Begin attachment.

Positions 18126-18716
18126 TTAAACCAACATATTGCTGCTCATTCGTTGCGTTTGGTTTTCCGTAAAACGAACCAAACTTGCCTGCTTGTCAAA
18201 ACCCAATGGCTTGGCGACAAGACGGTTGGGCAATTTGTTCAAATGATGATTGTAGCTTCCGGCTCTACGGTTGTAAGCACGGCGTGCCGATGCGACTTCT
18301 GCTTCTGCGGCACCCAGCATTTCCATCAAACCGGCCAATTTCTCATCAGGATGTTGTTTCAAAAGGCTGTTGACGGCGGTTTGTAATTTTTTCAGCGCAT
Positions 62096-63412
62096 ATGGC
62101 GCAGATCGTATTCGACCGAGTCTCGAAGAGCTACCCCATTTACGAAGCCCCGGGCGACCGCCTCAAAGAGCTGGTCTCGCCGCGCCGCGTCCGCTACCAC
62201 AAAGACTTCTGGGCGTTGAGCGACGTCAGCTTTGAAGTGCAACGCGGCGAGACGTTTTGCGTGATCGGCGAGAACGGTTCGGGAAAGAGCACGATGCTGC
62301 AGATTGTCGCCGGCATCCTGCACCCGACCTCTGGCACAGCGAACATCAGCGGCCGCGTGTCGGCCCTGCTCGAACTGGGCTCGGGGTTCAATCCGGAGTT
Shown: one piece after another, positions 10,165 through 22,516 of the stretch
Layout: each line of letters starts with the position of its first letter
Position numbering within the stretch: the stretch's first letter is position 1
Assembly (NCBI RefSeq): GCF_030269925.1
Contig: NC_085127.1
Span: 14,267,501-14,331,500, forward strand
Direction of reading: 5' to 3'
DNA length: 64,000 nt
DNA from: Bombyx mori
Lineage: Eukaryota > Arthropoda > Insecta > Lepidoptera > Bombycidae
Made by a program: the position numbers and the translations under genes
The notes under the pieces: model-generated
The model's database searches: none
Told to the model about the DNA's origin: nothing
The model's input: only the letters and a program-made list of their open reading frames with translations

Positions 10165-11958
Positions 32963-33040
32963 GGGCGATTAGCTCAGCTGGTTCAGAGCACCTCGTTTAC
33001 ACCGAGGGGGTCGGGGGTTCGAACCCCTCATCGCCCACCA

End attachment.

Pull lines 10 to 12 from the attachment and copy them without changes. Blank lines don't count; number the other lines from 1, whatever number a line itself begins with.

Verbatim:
Shown: one piece after another, positions 10,165 through 22,516 of the stretch
Layout: each line of letters starts with the position of its first letter
Position numbering within the stretch: the stretch's first letter is position 1